Elbow Ulnar Collateral Ligament Repair With Suture Augmentation Is Biomechanically Equivalent to Reconstruction and Clinically Demonstrates Excellent Outcomes: A Systematic Review
To systematically review (1) biomechanical properties of augmented elbow ulnar collateral ligament (UCL) repair compared with reconstruction and (2) clinical efficacy and complication rates of UCL repair with and without augmentation.
The rotator cuff muscles stabilize the shoulder and control the arm, but they are prone to inflammation, tears, and repetitive stress injuries.2 Strengthening these muscles can help prevent shoulder injuries. Your healthcare provider may also suggest exercises to help you heal after an injury or surgery.
Dermal allograft augmentation is commonly indicated for patients with large rotator cuff tears (3 cm to 5 cm), previous unsuccessful rotator cuff repairs or patients with chronic tears with compromised tissue quality and no advanced glenohumeral osteoarthritis (Hamada grades 1 and 2). Prior to the surgical intervention, a crucial step involves the preoperative assessment to ascertain the feasibility of repairing the tear. This assessment involves a comprehensive evaluation of the patient’s MRI scans, focusing on factors such as tear size, tissue quality and the degree of retraction exhibited by the tear.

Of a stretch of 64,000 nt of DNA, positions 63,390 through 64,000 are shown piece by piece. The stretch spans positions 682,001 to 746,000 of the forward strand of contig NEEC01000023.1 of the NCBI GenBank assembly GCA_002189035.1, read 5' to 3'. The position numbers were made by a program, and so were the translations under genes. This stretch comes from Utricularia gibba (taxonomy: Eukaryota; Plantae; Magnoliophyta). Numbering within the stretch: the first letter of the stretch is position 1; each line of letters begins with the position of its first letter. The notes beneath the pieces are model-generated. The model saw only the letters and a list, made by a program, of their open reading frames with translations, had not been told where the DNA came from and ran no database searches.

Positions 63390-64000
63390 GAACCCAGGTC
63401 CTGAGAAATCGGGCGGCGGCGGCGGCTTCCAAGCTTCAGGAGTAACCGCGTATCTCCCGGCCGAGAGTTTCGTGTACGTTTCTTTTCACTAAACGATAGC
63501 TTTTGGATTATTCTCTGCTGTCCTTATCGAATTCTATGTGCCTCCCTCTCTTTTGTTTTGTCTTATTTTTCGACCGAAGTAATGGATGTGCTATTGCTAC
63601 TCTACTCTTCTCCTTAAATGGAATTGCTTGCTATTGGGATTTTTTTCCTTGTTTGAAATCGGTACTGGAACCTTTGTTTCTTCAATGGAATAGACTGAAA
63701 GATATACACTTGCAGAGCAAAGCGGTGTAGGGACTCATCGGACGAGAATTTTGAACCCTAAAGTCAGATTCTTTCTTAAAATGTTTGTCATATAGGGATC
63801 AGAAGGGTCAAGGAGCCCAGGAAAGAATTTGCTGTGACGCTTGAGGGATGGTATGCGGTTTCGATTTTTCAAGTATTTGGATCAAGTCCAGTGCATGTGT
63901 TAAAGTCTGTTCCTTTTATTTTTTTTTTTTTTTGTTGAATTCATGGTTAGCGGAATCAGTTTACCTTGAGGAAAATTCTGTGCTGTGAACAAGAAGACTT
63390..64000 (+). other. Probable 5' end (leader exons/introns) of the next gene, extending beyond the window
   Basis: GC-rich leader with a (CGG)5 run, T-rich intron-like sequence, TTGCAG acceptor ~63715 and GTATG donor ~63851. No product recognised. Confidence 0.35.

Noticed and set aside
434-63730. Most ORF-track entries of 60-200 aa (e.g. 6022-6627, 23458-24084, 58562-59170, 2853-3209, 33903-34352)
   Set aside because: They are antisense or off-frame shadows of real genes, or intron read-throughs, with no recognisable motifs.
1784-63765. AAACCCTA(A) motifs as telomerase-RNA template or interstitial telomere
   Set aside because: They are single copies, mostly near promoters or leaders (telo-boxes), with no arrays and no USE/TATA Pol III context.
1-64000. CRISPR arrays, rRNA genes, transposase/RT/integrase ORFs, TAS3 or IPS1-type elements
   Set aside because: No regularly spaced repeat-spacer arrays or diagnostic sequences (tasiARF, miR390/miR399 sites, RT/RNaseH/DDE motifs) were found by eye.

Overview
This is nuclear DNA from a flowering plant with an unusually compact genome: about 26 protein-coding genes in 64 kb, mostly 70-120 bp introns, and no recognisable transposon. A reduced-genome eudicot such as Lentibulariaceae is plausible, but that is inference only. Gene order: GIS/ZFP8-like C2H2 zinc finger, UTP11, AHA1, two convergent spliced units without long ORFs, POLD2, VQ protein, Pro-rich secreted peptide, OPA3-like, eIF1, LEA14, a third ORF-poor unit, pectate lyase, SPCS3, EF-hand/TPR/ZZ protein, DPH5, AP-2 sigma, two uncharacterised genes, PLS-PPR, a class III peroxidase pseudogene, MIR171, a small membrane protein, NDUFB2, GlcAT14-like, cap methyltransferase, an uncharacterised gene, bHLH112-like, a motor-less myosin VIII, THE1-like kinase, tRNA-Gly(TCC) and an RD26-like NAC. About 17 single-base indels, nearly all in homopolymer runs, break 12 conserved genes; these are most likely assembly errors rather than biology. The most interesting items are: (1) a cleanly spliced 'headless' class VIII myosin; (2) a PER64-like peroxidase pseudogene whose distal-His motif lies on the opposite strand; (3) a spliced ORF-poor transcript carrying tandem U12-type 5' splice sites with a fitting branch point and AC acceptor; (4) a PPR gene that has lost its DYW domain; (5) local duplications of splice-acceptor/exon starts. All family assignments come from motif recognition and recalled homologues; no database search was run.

Subacromial decompression with arthroscopic rotator cuff repair yielded a 21% risk reduction for revision compared with repair alone.
Wheelchair users are nearly three times more likely to experience hospital readmission following total shoulder arthroplasty (TSA), according to UT Southwestern Medical Center researchers. The findings, published in the Journal of Clinical Medicine, highlight the importance of comprehensive preoperative counseling and risk assessment for patients who use wheelchairs.
Shoulder pain can range from mild to severe and can come on suddenly or build up over time. Possible causes of pain in the front of the shoulder, outside, top, or all over include fractures, tissue inflammation or tears, joint or ligament instability, and arthritis. Shoulder pain can also stem from conditions that don't directly involve the shoulder at all.
Patients aged 80 years and older had low rates of perioperative mortality and reoperation after anatomic and reverse total shoulder arthroplasty, according to results published in the Journal of Shoulder and Elbow Surgery.
Long periods of physical work involving positioning the arms over the shoulder and excessive load on the shoulders are common direct causes of shoulder pain.
When something compresses or pinches a nerve in the shoulder, a person may experience pain, numbness, or tingling. Pinched nerves typically heal without treatment.
Results showed the optimal observed outcome after anterior shoulder instability surgery included minimal postoperative pain, absence of recurrent instability and osteoarthritis, low revision rates and increased range of motion.